Two French Islamist fighters extradited from Mali
A French jihadi fighter was to be extradited from Mali on Friday, according to Defence Minister Jean-Yves Le Drian who said that the man is the second Islamist to be sent to France this week. A “large part of the work” of the French intervention has been accomplished, the minister said.
The man, who was captured along with about five other Islamist fighters in the northern
Ifogha mountains, was to be extradited to France “any minute now”, Le Drian told Europe 1 radio on Friday morning.
Another, who had not been involved in combat, had been sent to France earlier in the week, he added.
The presence of the two men shows that “a terrorist network” has been set up “to recruit fighters and takes in radical youths, like those who have fought in Afghanistan and Syria", he said.
Ibrahim Aziz Ouattara, 25, is reported to have been sent back to France on Tuesday after being detained in Mali since November, when he was arrested trying to make his way to Timbuktu, then under Islamist control.
He has confessed to Malian intelligence services that he went to Mali via Lisbon using another man’s passport.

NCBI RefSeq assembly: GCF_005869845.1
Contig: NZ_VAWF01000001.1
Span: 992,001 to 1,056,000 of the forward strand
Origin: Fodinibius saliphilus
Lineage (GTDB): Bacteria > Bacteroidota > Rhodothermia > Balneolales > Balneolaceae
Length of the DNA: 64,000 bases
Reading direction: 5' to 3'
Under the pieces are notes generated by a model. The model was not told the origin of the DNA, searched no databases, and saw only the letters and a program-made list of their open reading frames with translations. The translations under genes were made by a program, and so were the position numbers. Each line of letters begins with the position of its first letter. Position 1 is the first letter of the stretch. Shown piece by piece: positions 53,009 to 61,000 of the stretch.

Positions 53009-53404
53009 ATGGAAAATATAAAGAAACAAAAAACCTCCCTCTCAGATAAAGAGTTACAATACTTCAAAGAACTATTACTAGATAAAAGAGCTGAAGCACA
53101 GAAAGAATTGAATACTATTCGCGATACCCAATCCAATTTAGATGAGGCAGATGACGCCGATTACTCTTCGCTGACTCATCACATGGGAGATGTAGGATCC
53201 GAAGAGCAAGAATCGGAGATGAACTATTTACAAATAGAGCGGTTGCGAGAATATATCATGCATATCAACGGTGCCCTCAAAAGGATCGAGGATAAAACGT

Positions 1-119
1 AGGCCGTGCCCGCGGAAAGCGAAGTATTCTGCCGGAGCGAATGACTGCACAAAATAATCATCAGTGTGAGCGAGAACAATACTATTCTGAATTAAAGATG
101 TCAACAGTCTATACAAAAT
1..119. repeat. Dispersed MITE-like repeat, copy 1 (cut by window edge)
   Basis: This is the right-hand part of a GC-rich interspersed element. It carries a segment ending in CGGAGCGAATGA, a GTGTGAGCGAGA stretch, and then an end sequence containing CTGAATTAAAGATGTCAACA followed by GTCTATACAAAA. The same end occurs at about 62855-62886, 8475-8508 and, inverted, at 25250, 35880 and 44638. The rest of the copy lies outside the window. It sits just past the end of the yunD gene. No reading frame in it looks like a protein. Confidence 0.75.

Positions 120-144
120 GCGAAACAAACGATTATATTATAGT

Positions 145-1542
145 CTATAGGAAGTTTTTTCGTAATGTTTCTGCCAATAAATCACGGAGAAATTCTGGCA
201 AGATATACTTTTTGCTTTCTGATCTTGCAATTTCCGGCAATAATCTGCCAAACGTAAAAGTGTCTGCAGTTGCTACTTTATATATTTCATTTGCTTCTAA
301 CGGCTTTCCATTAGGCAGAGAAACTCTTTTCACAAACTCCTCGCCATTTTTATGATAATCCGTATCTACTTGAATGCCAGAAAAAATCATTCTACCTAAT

Ouattara, who was born in Aubervilliers near Paris, had already visited Yemen and Pakistan and tried to enter Somalia.
He was arrested in France in 2010, suspected of plotting an attack on Paris mosque rector Dalil Boubakeur, but released on parole in July.
Last month French police arrested four accomplices of Cedric Lobo, a Franco-Congolese arrested in Niger's capital, Niamey, and sent back to France, suspected in recruiting fighters for jihad in Syria and other countries.
Speaking from Bamako, where he was on Friday as part of a surprise visit to Mali, Le Drian said that French troops “have accomplished a large part of the work” in Mali but that there are still two “pockets” of resistance, in the Ifoghas and around the main city in the north, Gao.
Groups of Al-Qaeda in the Islamic Maghreb (Aqim) fighters are “numerous” and continue to sneak in from the north, according to the minister.
"As we speak, there are more interventions in the mountains and there are patrols chasing them," he said.
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